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Slavery, Race, and Conquest in the Tropics: Lincoln, Douglas, and the Future of Latin America by Robert E. May (review)

Slavery, Race, and Conquest in the Tropics: Lincoln, Douglas, and the Future of Latin America by... JOURNAL OF THE EARLY REPUBLIC (Winter 2014) investigation into Thoreau's shift toward science remains valuable, particularly as his interest in geology has been underappreciated by critics. Walden's Shore should thus aid readers in forming not a single ``scientific'' perspective on Thoreau's magnum opus but rather a regard for the author's dual roles of mystical guru and sensible scientist. Recognition of this duality allows us to understand his expressions simultaneously as factual observations and metaphors, a property of the witty style that has drawn so many readers to Thoreau's work for so long. The final pages of Walden's Shore introduce the term ``descendentalism'' (322), which Thorson coins to describe Thoreau's departure from transcendentalism. The emphasis on descent gestures to Thoreau's desire literally to get down to the facts--to discover the bedrock of his country. Framed a little differently, the term descendentalism could describe that scientific aspect of Thoreau's writing that was not so much a rejection of his early, lofty philosophical interests as it was a necessary corollary to his spiritual wanderings and wonderings. Thoreau seems to have discovered, apart from his transcendentalist neighbors, that natural knowledge was the foundation that would provide the greatest intellectual revelations. Walden's Shore http://www.deepdyve.com/assets/images/DeepDyve-Logo-lg.png Journal of the Early Republic University of Pennsylvania Press

Slavery, Race, and Conquest in the Tropics: Lincoln, Douglas, and the Future of Latin America by Robert E. May (review)

Journal of the Early Republic , Volume 34 (4) – Nov 24, 2014

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Publisher
University of Pennsylvania Press
Copyright
Copyright © 2008 Society for Historians of the Early American Republic.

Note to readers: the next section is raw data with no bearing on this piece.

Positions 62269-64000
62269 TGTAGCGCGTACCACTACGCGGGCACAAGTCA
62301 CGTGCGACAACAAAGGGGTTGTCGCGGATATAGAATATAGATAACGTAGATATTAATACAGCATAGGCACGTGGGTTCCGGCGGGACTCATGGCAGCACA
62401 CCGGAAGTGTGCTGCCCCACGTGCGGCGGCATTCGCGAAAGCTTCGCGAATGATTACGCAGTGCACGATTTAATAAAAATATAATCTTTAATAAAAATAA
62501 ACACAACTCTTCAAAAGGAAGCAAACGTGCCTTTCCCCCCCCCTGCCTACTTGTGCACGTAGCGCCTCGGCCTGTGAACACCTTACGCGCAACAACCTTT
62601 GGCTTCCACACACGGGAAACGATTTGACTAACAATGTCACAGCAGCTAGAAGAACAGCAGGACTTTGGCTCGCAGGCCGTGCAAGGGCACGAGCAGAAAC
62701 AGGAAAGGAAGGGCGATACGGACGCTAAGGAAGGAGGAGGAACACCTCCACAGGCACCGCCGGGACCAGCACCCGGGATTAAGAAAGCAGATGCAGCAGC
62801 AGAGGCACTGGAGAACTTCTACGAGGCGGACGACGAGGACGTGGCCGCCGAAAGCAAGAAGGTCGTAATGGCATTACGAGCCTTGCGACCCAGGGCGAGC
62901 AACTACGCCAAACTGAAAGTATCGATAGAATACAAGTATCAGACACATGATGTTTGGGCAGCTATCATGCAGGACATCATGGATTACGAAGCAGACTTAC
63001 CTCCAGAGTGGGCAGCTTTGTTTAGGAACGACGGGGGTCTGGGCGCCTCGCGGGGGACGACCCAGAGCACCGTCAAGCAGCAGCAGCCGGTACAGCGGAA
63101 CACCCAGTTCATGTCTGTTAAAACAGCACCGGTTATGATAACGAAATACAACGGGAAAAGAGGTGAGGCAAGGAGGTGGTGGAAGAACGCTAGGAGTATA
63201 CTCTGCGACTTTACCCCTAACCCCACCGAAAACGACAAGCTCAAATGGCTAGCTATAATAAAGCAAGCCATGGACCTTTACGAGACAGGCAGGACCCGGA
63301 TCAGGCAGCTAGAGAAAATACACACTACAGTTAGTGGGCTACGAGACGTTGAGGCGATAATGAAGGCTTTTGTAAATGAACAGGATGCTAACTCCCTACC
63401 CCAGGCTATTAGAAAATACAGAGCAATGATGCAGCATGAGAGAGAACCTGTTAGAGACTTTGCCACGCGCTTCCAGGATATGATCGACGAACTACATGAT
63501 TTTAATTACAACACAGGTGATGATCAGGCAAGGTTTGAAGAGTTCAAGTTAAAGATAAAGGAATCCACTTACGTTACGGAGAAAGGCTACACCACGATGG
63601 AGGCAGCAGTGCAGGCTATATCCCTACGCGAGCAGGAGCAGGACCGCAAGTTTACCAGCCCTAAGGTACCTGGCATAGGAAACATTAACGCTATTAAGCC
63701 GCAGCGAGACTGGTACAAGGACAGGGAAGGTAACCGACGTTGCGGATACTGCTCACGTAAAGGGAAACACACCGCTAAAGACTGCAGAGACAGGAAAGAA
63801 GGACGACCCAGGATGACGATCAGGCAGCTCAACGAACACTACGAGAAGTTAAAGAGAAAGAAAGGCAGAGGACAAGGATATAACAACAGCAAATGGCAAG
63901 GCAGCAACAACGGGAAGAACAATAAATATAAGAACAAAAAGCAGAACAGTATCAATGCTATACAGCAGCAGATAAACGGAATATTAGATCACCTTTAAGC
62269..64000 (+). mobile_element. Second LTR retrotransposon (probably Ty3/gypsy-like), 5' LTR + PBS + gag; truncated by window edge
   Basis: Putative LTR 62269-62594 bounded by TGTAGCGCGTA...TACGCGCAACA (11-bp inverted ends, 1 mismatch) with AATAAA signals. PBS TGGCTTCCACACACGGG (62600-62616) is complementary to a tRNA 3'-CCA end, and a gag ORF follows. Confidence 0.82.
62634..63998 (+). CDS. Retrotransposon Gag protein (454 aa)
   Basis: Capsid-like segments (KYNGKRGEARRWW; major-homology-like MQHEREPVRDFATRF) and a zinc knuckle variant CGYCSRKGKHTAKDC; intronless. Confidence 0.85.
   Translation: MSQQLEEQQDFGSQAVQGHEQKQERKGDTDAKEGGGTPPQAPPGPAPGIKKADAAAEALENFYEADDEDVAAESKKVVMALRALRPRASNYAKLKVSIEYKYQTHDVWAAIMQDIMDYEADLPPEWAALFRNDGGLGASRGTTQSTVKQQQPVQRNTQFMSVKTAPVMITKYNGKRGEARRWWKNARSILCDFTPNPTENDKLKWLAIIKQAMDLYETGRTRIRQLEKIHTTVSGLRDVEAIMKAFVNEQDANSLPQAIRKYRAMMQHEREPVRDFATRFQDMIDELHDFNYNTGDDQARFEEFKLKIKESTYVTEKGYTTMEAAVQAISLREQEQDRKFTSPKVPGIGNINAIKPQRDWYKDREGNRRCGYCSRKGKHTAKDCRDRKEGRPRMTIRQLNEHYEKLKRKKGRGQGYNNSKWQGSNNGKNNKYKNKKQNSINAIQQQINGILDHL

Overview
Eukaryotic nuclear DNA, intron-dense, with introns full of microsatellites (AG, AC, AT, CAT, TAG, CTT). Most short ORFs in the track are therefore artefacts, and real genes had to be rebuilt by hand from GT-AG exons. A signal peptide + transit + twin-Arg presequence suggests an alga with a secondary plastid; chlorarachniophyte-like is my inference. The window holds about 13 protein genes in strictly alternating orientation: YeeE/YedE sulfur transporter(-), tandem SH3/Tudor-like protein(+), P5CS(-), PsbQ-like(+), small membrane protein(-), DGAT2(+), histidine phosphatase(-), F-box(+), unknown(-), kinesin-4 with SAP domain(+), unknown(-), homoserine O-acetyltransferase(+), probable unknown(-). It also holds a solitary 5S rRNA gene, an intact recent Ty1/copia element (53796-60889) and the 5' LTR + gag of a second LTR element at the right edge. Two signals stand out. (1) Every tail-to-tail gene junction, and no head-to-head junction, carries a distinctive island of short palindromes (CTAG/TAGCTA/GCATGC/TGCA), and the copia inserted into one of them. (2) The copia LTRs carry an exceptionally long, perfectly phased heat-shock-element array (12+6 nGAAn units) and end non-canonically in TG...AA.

ISSN
1553-0620
Publisher site
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Abstract

JOURNAL OF THE EARLY REPUBLIC (Winter 2014) investigation into Thoreau's shift toward science remains valuable, particularly as his interest in geology has been underappreciated by critics. Walden's Shore should thus aid readers in forming not a single ``scientific'' perspective on Thoreau's magnum opus but rather a regard for the author's dual roles of mystical guru and sensible scientist. Recognition of this duality allows us to understand his expressions simultaneously as factual observations and metaphors, a property of the witty style that has drawn so many readers to Thoreau's work for so long. The final pages of Walden's Shore introduce the term ``descendentalism'' (322), which Thorson coins to describe Thoreau's departure from transcendentalism. The emphasis on descent gestures to Thoreau's desire literally to get down to the facts--to discover the bedrock of his country. Framed a little differently, the term descendentalism could describe that scientific aspect of Thoreau's writing that was not so much a rejection of his early, lofty philosophical interests as it was a necessary corollary to his spiritual wanderings and wonderings. Thoreau seems to have discovered, apart from his transcendentalist neighbors, that natural knowledge was the foundation that would provide the greatest intellectual revelations. Walden's Shore

Journal

Journal of the Early RepublicUniversity of Pennsylvania Press

Published: Nov 24, 2014

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